The Financial Conduct Authority (FCA) is going big guns in its war against payday loan companies, threating to "take out" those who don't follow stricter new rules.
The FCA is now the regulator for credit providers and debt management companies, taking over from the Office of Fair Trading (OFT). Its first move will be to carry out a review looking at how payday lenders treat their customers when they are in difficulty.
As much as we enjoy imagining the FCA as a cowboy in the financial Wild West, Colt 45 in hand, what does this move in regulation mean for payday lenders who have in recent months been trying to clean up their image, if not their act?
The FCA is no toothless watchdog (or gun-less cowboy) - it has greater powers than the OFT, including unlimited fines, ordering refunds and banning misleading advertising.
Its new rules include limiting the number of times a customer can rollover a loan, controlling attempts to extract repayments from borrowers' bank accounts and improving affordability checks.
According to new figures released by Citizens Advice, four in five payday loan customers struggle to repay their loan and aren't told about free debt advice, despite promises from lenders to do so.
A payday loan is a "debt sentence" for many, said Citizens Advice chief executive Gillian Guy.
"Consumers who are looking for a bit of money to tide them over need a fair and competitive market to engage with not one that seeks to exploit them. The stern warning and tough rules from the FCA need to be followed with strong enforcement action.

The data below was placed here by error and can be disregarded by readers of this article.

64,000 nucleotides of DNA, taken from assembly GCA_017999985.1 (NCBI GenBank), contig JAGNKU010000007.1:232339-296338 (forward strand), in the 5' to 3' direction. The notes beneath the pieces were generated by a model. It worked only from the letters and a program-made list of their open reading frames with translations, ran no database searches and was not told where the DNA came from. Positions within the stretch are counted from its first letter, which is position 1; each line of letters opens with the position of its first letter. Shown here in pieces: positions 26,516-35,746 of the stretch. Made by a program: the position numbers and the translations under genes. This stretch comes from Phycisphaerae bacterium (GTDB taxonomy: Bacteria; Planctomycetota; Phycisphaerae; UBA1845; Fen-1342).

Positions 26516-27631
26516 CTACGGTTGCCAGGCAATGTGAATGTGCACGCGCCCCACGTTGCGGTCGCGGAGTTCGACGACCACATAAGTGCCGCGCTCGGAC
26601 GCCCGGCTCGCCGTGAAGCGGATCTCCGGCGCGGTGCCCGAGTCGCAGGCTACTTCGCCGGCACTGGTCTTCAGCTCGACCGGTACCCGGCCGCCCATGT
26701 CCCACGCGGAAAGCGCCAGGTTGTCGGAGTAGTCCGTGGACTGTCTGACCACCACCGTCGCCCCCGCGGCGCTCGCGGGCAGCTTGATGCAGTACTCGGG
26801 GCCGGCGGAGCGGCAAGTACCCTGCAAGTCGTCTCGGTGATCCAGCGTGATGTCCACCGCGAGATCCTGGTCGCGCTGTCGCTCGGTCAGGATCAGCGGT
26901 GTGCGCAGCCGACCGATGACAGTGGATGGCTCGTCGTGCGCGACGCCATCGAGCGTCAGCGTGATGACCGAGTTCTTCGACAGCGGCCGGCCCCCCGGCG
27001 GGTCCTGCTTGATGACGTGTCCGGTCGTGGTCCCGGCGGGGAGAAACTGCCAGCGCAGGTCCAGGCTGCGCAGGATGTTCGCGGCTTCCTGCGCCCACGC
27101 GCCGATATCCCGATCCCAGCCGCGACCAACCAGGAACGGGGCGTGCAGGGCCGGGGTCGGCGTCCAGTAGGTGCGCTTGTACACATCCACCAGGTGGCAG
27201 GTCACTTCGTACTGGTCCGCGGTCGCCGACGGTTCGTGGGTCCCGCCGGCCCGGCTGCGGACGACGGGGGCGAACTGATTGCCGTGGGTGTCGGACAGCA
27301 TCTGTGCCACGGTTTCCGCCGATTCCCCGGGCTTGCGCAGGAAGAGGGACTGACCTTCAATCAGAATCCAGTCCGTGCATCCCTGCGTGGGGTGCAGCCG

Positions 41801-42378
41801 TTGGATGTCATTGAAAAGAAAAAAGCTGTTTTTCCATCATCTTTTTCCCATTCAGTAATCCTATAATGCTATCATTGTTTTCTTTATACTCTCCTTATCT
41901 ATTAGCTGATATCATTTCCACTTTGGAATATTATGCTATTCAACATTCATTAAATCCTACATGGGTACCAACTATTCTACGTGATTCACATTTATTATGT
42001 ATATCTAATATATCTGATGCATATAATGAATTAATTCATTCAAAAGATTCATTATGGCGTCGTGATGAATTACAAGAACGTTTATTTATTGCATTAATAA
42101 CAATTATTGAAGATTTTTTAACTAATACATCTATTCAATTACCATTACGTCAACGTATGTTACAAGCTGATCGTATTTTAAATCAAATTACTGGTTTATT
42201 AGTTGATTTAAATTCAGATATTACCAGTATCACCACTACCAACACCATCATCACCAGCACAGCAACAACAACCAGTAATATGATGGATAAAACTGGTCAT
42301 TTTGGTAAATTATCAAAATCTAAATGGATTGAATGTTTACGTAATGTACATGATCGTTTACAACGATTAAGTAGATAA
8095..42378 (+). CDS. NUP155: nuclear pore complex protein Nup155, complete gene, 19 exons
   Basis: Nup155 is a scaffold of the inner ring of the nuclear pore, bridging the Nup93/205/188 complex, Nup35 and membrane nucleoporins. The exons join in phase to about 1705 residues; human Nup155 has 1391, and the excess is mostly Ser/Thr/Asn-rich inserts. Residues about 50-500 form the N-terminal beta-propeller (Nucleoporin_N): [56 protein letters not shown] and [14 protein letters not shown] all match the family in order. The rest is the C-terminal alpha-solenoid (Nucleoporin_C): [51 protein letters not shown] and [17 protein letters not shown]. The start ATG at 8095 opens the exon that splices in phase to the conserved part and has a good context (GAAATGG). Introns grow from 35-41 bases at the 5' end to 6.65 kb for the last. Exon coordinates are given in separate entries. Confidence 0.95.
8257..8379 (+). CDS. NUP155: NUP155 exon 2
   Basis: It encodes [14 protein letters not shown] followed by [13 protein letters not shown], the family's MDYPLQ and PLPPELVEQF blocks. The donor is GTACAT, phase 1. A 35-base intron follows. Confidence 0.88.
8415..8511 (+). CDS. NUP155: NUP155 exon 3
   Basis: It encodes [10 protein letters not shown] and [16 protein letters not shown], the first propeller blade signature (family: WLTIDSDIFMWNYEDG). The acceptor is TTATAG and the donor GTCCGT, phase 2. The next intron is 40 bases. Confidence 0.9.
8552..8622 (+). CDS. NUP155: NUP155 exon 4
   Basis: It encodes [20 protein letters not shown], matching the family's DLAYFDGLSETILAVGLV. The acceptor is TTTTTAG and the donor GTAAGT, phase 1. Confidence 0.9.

"Lenders found to [be] breaking the rules and harming consumers should be immediately thrown out of the market. It's important the FCA doesn't pull any punches with payday lenders and delivers on its commitment to ensure a fair market for all consumers," said Guy.
The new regulator has made it clear that payday lenders will be shut down if they fail to comply with the new rules.
Consumer watchdog Which? Has been calling on the FCA to crack down on poor lending since last October, when it launched its 'Clean up Credit' campaign.
Richard Lloyd, Which? executive director said: 'This review is another encouraging sign the FCA is showing it means business and won't tolerate unscrupulous lenders.
'We'd like to see a ban on excessive fees and charges when borrowers default, which can be as high as £30. These charges should reflect lenders actual costs.'
In July, the FCA will consult on a cap on the total cost of credit for all high cost short term lenders, to be implemented in early 2015.
Gocompare.com's money guru Matt Sanders said: "The recent change over and announcements are all encouraging moves that show the FCA means business and is acting in the interest of consumers. It's clear that unscrupulous or unethical lenders are not welcome in the market and there will be severe punishment for those who step outside the lines."
"The lines have been drawn out to not only protect those who find themselves in an unmanageable situation but to also help prevent many from entering consumer credit agreements that they simply can't manage."